Oscar buzz and an Oscar win did little to boost the fates of Roma and Green Book here. Instead, the top two spots were taken by reviews of new Netflix releases (an ever-popular post category), with High Flying Bird coming a distant second to Velvet Buzzsaw.



After a strong start last month, my Rewatchathon falls behind pace a little this time, with just two films.

#6 Inception (2010)
#7 Florence Foster Jenkins (2016)

Of note here is that Inception becomes the first film I’ve watched on 4K UHD Blu-ray. It looked great, and sounded even better. It ‘only’ has a DTS-HD MA 5.1 mix, though (as opposed to audiophiles’ new infatuation, Dolby Atmos), so I guess the regular Blu-ray sounds just as good; unless it was remixed, because the 4K does make a point of being the “original theatrical mix”. Well, whatever — the 4K disc sounds immense.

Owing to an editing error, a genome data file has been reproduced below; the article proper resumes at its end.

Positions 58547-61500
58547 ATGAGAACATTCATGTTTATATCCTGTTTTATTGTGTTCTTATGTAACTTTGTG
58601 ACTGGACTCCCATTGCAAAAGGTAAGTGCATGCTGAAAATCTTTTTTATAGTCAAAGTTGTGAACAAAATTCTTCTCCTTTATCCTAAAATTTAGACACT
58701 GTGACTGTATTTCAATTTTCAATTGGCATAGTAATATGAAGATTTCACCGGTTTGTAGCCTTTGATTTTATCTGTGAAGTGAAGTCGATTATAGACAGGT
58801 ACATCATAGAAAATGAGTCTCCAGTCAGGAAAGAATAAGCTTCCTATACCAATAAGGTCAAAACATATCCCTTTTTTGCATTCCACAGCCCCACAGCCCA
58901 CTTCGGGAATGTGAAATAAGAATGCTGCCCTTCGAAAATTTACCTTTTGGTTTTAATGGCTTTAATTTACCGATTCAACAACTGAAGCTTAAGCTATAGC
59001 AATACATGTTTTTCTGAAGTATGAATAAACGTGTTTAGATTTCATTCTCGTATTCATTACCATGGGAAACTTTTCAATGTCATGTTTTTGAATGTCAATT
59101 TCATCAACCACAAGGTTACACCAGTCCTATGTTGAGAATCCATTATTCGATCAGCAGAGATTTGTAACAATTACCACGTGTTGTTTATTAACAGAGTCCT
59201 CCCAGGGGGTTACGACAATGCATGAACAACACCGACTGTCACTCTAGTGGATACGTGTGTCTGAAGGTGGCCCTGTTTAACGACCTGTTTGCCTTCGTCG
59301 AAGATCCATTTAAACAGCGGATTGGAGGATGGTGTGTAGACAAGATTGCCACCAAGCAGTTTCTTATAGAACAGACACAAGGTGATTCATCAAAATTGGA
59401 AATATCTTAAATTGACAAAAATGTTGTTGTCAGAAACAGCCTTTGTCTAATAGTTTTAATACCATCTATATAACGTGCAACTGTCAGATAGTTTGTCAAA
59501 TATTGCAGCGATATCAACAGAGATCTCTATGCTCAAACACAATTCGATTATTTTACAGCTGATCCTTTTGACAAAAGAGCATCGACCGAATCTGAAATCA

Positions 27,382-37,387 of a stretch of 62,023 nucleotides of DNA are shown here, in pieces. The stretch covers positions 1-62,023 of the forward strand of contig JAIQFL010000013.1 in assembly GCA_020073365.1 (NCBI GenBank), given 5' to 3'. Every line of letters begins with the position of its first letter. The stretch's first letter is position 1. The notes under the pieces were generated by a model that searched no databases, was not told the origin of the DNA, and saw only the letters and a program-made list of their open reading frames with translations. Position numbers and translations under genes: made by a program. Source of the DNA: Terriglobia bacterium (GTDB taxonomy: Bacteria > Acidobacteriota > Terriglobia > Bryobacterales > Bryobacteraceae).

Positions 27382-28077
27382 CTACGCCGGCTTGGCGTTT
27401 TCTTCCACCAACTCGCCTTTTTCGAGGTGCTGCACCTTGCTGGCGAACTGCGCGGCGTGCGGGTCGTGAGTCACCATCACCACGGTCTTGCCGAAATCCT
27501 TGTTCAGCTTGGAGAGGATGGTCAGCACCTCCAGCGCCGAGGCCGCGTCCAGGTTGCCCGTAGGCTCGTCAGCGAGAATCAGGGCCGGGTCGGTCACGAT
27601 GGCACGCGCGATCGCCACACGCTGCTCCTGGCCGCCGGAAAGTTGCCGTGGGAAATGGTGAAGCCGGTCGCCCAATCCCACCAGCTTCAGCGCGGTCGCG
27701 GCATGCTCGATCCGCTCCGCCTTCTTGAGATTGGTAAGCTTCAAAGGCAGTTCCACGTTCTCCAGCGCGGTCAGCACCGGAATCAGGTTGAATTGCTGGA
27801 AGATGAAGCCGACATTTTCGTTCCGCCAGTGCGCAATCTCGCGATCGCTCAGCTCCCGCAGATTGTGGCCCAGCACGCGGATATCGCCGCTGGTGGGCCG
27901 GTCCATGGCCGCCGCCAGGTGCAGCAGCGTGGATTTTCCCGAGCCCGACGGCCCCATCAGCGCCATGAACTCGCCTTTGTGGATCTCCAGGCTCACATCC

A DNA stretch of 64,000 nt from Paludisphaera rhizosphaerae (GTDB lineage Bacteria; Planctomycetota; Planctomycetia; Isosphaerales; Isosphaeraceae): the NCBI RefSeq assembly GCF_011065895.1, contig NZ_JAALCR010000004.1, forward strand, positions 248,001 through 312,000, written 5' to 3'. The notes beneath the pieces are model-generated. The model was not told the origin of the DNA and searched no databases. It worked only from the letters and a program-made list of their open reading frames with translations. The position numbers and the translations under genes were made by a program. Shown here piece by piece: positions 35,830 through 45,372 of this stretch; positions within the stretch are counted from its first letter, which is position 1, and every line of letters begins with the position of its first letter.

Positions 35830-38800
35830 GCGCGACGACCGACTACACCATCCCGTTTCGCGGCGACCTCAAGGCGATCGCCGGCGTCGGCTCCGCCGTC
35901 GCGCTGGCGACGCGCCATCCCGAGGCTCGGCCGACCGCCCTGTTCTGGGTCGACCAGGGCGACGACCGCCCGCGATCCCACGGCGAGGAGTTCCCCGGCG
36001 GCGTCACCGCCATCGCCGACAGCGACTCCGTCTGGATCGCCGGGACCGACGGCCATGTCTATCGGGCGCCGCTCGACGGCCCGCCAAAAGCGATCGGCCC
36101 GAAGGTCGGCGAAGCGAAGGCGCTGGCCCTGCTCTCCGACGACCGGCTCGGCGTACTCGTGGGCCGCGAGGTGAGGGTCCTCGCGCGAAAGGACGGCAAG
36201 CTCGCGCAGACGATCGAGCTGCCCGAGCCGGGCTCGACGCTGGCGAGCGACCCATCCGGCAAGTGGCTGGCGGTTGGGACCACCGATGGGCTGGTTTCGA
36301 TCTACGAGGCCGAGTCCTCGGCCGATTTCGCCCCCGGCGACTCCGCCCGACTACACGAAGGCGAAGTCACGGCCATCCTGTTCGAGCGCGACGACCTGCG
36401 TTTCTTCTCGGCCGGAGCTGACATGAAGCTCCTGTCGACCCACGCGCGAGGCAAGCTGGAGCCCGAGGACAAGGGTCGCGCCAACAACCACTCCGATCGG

I once again have an extensive list of films I was meaning to get round to this month and, well, didn’t.

No trips to the cinema this month, so I haven’t seen How to Train Your Dragon: The Hidden World, Alita: Battle Angel, or The Kid Who Would Be King. I was going to rewatch How to Train Your Dragon 1 and 2 in 3D before that cinema trip, too, but didn’t get round to those either. I guess I’ll go through the whole trilogy in 3D when the third one hits disc in a few months’ time.